The other day, Mark Cole, the CEO of all our companies,
asked a question to our leadership team that I thought was powerful. Looking
around the room at our executive vice presidents, he asked, “Who would fill
your chair if you weren’t here?”
Mark is one of the best and most capable leaders I know, and
I loved the way he connected with his team through this question. It provided
them with not only a clear picture of what it means to be in leadership with
our organization—but to be a leader, period.
If you want to lead, you must make sure you never leave behind an empty chair. You must constantly develop other leaders to take your place.
I’ve said it before, but it’s the responsibility of a leader
to reproduce other leaders; that’s the premise of my latest book, The Leader’s
Greatest Return, but it’s also at the heart of my calling. Since 1976 I’ve
been passionate about teaching leadership principles and practices, not as a way
of building a name, but as a way of building up other leaders. I’ve made it my
life’s work to add value to leaders who multiply value to others.
I come by this conviction honestly. In my first leadership role, I didn’t develop other leaders the way I needed to. As a result, an organization that blossomed while I was there quickly fell apart only a few months after my departure. There simply wasn’t enough leadership to sustain the momentum.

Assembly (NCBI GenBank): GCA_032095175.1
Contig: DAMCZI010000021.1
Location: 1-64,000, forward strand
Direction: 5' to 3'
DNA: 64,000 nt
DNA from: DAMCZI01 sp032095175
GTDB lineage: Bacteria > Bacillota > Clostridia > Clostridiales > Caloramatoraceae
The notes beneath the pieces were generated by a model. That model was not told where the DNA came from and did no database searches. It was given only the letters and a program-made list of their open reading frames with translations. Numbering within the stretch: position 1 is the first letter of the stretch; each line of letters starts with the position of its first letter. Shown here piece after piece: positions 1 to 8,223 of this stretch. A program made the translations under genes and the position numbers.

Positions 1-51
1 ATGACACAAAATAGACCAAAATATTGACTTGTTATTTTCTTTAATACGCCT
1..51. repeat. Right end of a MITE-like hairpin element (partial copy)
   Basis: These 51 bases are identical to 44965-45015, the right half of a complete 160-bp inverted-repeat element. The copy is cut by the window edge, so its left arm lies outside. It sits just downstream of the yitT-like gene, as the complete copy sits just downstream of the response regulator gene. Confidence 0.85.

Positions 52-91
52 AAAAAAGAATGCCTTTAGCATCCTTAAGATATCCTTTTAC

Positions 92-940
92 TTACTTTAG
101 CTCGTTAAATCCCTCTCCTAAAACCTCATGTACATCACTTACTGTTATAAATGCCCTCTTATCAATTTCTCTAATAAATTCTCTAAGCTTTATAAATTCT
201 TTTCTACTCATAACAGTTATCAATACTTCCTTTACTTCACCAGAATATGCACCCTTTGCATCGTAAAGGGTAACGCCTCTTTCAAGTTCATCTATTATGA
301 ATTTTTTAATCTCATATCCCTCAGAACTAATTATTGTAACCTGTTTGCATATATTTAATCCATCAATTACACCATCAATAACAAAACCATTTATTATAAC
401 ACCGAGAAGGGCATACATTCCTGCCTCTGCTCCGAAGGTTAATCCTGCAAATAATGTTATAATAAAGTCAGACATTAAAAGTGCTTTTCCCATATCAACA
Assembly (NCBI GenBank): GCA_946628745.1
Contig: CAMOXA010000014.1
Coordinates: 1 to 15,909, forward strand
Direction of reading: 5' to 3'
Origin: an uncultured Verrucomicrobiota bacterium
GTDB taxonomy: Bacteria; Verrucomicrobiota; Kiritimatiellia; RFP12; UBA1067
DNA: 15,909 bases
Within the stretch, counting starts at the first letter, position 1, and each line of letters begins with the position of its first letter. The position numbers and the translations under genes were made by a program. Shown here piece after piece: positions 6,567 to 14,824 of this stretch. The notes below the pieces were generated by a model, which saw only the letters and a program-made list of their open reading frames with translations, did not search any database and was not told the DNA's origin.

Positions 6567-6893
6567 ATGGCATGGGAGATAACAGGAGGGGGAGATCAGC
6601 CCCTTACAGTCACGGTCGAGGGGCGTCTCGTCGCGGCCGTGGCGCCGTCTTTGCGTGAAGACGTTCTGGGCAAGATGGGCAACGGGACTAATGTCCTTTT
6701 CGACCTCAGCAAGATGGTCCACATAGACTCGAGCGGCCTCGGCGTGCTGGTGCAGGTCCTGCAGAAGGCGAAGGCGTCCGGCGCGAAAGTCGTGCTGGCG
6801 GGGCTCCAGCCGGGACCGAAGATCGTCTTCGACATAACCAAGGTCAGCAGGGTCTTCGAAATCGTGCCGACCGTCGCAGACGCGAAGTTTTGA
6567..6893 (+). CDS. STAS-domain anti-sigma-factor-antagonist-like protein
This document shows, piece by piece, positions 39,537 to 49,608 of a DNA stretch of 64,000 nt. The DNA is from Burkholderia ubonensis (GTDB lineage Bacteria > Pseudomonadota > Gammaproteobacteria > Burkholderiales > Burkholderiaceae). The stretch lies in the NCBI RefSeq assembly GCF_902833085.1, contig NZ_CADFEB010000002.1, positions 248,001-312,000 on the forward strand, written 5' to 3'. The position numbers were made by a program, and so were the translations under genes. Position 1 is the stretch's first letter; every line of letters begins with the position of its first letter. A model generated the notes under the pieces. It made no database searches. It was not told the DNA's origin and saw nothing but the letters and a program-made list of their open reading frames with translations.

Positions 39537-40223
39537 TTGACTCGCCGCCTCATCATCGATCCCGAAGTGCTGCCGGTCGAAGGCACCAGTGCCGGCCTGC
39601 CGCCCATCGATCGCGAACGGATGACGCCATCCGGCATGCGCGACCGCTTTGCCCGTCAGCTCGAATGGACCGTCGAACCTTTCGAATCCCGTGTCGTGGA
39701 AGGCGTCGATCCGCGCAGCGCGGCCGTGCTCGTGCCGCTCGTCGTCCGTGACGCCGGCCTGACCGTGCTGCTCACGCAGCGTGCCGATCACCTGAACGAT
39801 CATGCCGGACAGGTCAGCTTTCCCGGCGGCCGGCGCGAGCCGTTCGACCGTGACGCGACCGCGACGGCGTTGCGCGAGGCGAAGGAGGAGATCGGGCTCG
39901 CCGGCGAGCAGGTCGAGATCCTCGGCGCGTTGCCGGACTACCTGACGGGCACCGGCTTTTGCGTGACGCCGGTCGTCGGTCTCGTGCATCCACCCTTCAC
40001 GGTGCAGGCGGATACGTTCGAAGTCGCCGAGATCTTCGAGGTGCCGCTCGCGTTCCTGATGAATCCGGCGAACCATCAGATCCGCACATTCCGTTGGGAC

I don’t want that to happen to you, or to anyone. It’s why I
want you let Mark’s question echo in your life: “Who would fill your chair if
you weren’t here?”
Regardless of your role, or age, or stage, you should be thinking about developing someone to take your place.
As part of the launch of my new book, we partnered with my publisher, HarperCollins Leadership, to survey hundreds of leaders about developing other leaders.
One of the best findings was that younger leaders—between
the ages of 25-35—were not only rising into leadership positions, they were
pouring into others along the way. On average, young leaders were mentoring or
developing anywhere from one to five potential leaders!
My friends, we should all have the same disposition as
leaders. Our attention should be on investing in the right people who have the
talent and aptitude to step into our role. It doesn’t mean we have to have
designs on a different role—we don’t invest in others as an escape plan. We
invest in others because we want to bring out the best in them, which frees us up
to ask, “What’s next?”
Because, if leadership teaches us anything, there’s always
something next, and we should be ready to answer the call.
That’s only possible if we’ve done the work of preparing
someone to take our place. We cannot leave behind an empty chair—we owe it to
our teams and ourselves to make sure we’re developing other leaders who can
step up. We care best for the people we lead when we prepare people to step up
and into leadership.
Good leaders never leave behind an empty chair. Instead, they leave behind a legacy of leaders who develop leaders.
Can that be said of you?
The John Maxwell